- Gregorio Petit spent parts of two seasons with the A's as a utility infielder in 2008-09. The 26-year-old spent the entirety of 2010 with the Rangers' Triple-A affiliate.
- Bullpen hopefuls Luis Perdomo and Scott Munter each have Major League experience. Perdomo made 35 appearances with San Diego in 2009 but only one last season, and Munter was with the Giants for parts of three seasons.
The Pirates, meanwhile, have a slightly more interesting cast of notable names:
- Garrett Atkins, Jeff Clement, Josh Fields and Andy Marte form a quartet of one-time blue-chip prospects. Atkins, in particular, was an above-average player for the Rockies in 2006-07, but he declined quickly in the following years. Clement, a former catcher, was a No. 3 overall pick of the Mariners in 2005, and Fields and Marte were raw-power corner-infield prospects coming up with the White Sox and Braves/Indians, respectively.
- On the pitching side, Tyler Yates has a 8.1 K/9 for his career but did not pitch in the bigs in 2010. Donald Veal, selected by the Bucs from the Cubs in the Rule 5 Draft prior to the 2009 season, is a hard-throwing but wild lefty. Brian Burres has started 54 games in his five-year career with the Orioles, Blue Jays and Pirates. Sean Gallagher was dealt from the Cubs to the A's in the deal that sent Rich Harden to Chicago, and has appeared in 91 games. Fernando Nieve has appeared in 99 games (19 starts) with the Astros and Mets in parts of four seasons.
The Padres acquired catcher Rob Johnson from the Mariners for a player to be named later or cash considerations, according to the team. Johnson had been designated for assignment on December 13th to create a spot for Jack Cust. He'll serve as Nick Hundley's backup in San Diego, presumably. The Padres now have 38 players on their 40-man roster.
Johnson, 27, has a .200/.282/.302 line in parts of four seasons with the Mariners. Last offseason, he underwent labrum surgery on both hips and had left wrist surgery. Johnson appeared in 61 games in 2010, batting .191/.293/.281 in 209 plate appearances. He threw out 35% of would-be base stealers, a career high (he has a 30% career mark). In their 2009 Handbook, Baseball America called Johnson the best defensive catcher in the Mariners' farm system.
Ben Nicholson-Smith contributed to this post.
The Mariners designated catcher Rob Johnson for assignment to create roster space for new DH Jack Cust, the team announced. The Mariners now have ten days to trade Johnson, release him or outright him to the minors. Adam Moore and Miguel Olivo figure to be the team's primary catchers in 2011, though Johnson could remain in the organization as insurance.
Johnson, 27, has a .200/.282/.302 line in parts of four seasons with the Mariners. Last offseason, he underwent labrum surgery on both hips and had left wrist surgery. Johnson appeared in 61 games in 2010, batting .191/.293/.281 in 209 plate appearances. He threw out 35% of would-be base stealers, a career high (he has a 30% career mark).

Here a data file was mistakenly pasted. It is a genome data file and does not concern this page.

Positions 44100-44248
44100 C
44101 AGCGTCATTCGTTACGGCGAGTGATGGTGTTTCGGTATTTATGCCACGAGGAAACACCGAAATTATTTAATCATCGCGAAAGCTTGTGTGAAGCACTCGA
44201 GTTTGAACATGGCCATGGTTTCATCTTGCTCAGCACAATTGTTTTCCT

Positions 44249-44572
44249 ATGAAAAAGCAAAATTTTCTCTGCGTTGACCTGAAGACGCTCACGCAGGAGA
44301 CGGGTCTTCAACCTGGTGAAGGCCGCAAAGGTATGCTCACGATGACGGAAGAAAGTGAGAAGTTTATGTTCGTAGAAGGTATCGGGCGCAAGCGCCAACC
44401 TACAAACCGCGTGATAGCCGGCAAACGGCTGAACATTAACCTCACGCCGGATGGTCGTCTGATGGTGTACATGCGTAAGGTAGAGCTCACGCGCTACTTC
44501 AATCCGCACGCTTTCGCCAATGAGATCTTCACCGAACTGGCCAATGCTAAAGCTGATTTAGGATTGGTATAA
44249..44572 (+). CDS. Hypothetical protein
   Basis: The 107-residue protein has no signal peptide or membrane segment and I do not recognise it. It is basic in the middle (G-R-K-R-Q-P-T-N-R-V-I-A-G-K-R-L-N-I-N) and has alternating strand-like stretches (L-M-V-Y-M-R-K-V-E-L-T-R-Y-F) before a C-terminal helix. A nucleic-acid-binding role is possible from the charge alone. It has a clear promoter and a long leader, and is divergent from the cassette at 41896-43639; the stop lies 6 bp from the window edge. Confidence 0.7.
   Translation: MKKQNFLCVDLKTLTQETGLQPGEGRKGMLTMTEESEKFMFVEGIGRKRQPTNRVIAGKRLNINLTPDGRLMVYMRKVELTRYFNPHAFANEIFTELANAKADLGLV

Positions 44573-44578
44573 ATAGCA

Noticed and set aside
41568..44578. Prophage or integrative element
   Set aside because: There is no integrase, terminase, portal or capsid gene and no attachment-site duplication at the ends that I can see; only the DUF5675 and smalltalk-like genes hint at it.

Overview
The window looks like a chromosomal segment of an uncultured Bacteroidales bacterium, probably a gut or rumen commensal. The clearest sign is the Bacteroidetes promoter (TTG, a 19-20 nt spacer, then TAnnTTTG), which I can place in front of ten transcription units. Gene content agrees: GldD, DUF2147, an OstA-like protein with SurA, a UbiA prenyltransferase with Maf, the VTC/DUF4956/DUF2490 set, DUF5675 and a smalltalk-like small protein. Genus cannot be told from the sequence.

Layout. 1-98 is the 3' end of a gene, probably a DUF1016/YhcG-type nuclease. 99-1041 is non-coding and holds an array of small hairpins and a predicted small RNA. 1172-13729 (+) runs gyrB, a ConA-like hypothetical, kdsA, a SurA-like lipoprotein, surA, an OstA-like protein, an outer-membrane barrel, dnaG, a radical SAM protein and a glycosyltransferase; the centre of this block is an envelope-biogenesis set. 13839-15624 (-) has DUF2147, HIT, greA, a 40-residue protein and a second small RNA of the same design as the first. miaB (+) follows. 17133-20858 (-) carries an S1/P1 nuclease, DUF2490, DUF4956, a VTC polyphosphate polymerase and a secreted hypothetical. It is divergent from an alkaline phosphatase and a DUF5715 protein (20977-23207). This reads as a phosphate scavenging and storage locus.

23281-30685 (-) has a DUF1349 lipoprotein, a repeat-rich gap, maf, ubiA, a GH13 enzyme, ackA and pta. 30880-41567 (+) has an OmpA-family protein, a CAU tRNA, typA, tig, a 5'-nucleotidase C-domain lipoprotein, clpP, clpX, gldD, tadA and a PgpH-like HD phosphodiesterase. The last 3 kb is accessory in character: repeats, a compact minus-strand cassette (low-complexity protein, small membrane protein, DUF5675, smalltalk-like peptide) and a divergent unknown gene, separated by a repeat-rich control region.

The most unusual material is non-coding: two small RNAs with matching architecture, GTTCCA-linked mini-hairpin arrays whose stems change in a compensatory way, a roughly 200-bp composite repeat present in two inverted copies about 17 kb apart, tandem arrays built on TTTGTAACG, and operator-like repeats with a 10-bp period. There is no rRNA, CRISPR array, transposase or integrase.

Gregg Zaun was offered arbitration by Tampa Bay today, but the free agent catcher has at least one serious suitor in the Seattle Mariners. Ken Rosenthal and Jon Paul Morosi of Fox Sports report that the M's are looking to sign Zaun as a veteran platoon mate for prospect Adam Moore. Rob Johnson, the only other catcher on the Seattle 40-man roster since Kenji Johjima's opt-out, is coming off of surgeries to both hips and may not be ready for Spring Training.
Both Moore and Johnson are right-handed batters, so the switch-hitting Zaun would provide Seattle with a lefty bat for a platoon situation; Zaun had an .801 OPS against right-handed pitching last season. Should Zaun and Moore end up in a platoon, Zaun would find himself sharing time with a highly-regarded prospect for the second consecutive year. He began 2009 in Baltimore in a platoon with Matt Wieters.
Earlier today, we learned that Zaun expects to sign by the end of the week.
A few more evening links....
- Geoff Baker of The Seattle Times says that Kenji Johjima's opt-out is "an early Christmas present" for the Mariners.
- Meanwhile, Rob Johnson has one surgery down and one to go, according to MLB.com's Jim Street. Johnson will battle for time behind the plate in Seattle next season, with Johjima's departure resulting in one less competitor.
- Speaking of offseason surgeries, Ken Rosenthal of FOX Sports is reporting that Albert Pujols will have elbow surgery tomorrow. Breathe easy though, Cardinals fans: according to Rosenthal, Pujols expects to be fully healthy for spring training.
- Anthony Castrovince of MLB.com breaks down four of the confirmed finalists for the Cleveland Indians' managerial opening.
- Of the candidates for the Indians' job, Manny Acta would be the best choice for appealing to the team's Latino players, writes Terry Pluto of the Cleveland Plain Dealer. Pluto anticipates Latinos to make up about a third of the team's 25-man roster in 2010.
- The San Francisco Chronicle's Henry Schulman looks at the Super Two rule, and explains why Tim Lincecum's extra week of major-league service could mean a big payday for the Cy Young winner.